Two kids must un-twist history after Amelia Earhart changes course in the fourth Time Twisters chapter book by award-winning author Steve Sheinkin. WARNING: DO NOT BELIEVE THE STORY YOU’RE ABOUT TO READ. Well, you can believe some of it. There is some real history. But also hijinks. Time travel. And famous figures setting off on adventures that definitely never happened—till now. Time is getting twisted, and it’s up to two kids to straighten things out. Siblings Abby and Doc have been racing through time to fix history after Abraham Lincoln, Abigail Adams, and Neil Armstrong started popping up in the wrong places, at the wrong times. When Amelia Earhart accidentally lands her plane in Ancient Greece, Abby and Doc partner with Kyniska, the first woman to win the Olympics, to get Amelia back on track to finish her first solo flight across the Atlantic. Steve Sheinkin combines history, hilarity, and surprising twists in Amelia Earhart and the Flying Chariot. The fourth Time Twisters book is a surefire hit with history buffs and reluctant readers alike!
Princess Diana was the popular first wife of Prince Charles of Wales. Known as “the People's Princess,” she was involved in many charities and supported controversial causes. From her engagemnet to Charles, Princess Di had a special connection with the public in England and around the world. Her marriage was subject to aggressive media attention, and she was forever memorialized in the hearts of the British people after her death in a tragic car crash in Paris.
A colorfully illustrated, pocket-size picture book biography of martyr and Roman Catholic saint, Joan of Arc. Joan of Arc was a teenager known for her instrumental role in the Hundred Years' War between the rulers of France and England. Guided by religious visions, she fearlessly helped King Charles VII win back the French throne from the British. After being captured and burned at the stake, she was declared a martyr and canonized as a saint in the Roman Catholic church. Joan of Arc is a national heroine and patron saint, as her legend remains popular and fascinating to this day. About the series:Pocket Bios are full of personality, introducing readers to fascinating figures with simple storytelling and cheerful illustrations. Titles include men and women from history, exploration, the sciences, the arts, and the ancient world. Biographies about religious and spiritual leaders include Gandhi and the Buddha.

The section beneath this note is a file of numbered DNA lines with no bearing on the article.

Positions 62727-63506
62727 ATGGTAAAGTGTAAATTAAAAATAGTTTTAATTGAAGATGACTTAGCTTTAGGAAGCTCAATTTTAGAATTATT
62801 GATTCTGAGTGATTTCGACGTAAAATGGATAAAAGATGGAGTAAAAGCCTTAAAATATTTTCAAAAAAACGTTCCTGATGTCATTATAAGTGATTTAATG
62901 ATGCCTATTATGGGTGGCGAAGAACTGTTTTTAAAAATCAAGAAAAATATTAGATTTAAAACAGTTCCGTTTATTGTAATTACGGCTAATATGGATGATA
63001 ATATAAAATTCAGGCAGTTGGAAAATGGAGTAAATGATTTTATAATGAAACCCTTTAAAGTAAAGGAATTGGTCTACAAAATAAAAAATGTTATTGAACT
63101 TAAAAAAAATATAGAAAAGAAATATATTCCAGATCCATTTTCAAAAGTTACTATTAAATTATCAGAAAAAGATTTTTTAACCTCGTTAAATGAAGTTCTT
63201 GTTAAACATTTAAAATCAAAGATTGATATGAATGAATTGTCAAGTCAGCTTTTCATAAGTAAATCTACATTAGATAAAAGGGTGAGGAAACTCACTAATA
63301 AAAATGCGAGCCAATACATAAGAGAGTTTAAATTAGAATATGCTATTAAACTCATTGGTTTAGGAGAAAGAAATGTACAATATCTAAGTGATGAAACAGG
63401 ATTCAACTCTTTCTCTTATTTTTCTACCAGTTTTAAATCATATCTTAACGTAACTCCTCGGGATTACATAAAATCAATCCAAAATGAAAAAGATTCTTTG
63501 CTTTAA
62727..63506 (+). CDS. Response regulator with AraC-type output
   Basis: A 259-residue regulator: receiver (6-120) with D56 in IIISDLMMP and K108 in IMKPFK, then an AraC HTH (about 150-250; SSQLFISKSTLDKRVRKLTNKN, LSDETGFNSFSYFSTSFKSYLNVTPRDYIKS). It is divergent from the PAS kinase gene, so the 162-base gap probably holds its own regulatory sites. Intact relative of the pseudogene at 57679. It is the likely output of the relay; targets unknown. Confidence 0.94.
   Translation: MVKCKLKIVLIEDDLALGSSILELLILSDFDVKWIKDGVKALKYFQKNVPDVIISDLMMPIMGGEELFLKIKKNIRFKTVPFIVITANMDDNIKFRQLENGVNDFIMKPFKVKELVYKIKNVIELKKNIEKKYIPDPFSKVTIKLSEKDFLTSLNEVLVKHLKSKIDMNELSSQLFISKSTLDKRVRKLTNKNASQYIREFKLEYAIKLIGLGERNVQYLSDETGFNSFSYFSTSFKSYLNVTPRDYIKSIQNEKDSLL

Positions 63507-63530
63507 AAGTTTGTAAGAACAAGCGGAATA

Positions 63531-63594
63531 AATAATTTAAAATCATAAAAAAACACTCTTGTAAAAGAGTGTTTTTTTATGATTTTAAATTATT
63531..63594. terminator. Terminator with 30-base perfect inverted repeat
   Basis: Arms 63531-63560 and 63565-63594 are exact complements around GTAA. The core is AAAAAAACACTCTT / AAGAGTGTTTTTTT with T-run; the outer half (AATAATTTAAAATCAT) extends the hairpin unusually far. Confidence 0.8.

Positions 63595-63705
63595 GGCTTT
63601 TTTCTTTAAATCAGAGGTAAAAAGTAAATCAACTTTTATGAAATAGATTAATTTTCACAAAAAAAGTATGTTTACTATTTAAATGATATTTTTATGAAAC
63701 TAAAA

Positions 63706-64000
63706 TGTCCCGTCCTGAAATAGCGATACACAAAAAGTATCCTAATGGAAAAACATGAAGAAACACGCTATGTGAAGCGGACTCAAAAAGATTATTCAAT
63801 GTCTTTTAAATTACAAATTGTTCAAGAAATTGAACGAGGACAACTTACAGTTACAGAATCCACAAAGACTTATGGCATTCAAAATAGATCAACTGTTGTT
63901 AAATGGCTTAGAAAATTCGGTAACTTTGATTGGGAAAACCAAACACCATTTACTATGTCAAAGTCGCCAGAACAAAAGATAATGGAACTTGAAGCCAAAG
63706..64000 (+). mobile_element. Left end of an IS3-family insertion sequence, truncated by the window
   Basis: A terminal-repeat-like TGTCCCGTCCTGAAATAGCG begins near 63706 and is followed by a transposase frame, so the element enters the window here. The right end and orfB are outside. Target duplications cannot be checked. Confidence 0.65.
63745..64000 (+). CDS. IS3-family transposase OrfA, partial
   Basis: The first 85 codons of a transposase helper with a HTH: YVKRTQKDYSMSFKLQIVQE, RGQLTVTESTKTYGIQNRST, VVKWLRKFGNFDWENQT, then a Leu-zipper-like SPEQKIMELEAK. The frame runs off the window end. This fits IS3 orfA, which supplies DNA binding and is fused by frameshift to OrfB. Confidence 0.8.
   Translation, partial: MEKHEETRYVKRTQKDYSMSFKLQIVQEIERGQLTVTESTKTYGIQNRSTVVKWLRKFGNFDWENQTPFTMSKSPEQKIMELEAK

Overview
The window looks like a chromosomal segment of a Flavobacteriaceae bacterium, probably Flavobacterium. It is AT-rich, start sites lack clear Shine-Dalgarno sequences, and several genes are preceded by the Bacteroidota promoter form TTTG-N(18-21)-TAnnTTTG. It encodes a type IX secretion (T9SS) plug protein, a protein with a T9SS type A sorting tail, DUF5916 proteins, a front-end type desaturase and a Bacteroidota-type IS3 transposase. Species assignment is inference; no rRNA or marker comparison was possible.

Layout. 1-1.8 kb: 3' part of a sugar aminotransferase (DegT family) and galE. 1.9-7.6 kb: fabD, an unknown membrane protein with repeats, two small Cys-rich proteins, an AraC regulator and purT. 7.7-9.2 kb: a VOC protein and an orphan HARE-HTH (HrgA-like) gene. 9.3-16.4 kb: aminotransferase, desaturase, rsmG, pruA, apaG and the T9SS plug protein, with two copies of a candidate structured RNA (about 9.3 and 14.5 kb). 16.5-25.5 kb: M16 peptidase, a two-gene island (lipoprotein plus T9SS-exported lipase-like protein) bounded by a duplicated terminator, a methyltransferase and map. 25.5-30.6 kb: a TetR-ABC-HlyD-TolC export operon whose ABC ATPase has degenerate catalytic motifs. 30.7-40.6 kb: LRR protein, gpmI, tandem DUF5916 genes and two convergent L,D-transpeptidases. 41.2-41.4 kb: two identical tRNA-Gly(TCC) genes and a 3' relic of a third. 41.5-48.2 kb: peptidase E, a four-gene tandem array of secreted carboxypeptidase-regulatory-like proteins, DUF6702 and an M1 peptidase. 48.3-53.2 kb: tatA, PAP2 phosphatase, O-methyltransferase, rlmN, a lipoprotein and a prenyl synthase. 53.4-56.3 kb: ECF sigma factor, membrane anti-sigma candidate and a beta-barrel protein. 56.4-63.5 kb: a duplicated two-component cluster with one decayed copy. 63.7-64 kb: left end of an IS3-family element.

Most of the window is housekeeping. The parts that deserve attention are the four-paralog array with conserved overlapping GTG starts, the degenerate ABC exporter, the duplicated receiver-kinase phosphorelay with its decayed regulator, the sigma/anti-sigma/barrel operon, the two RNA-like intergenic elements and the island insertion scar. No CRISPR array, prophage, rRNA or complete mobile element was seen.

Interweaves the story of black Americans' struggle for equality with important moments in African-American history that have occurred at the Lincoln Memorial, including Marian Anderson's concert in 1939; Dr. Martin Luther King, Jr.'s famous speech in 1963; and a visit from the first African-American president and his family in 2009.
Eleanor Roosevelt was the niece of one president, and the wife of another. But did you know she was a leader in her own right? From supporting civil and women's rights to speaking to the public through her newsletter, My Day, Eleanor paved the way. This playful story of her childhood will help young readers connect with a historic figure and will inspire them to want to achieve greatness.
Ruth Bader Ginsburg was the second woman justice to serve on the Supreme Court. But do you know what she was like as a child? Strong role models and encouragement to be herself led Ruth to speak her mind and to stand up for equality. This playful story of her childhood will help young readers connect with a historic figure and will inspire them to want to achieve greatness.
Cesar Chavez is famous for his role as a civil rights leader. But do you know what he was like as a child? From losing his childhood home to toiling in fields as a migrant worker, Cesar wanted to help. This playful story of his childhood will help young readers connect with a historic figure and will inspire them to want to achieve greatness.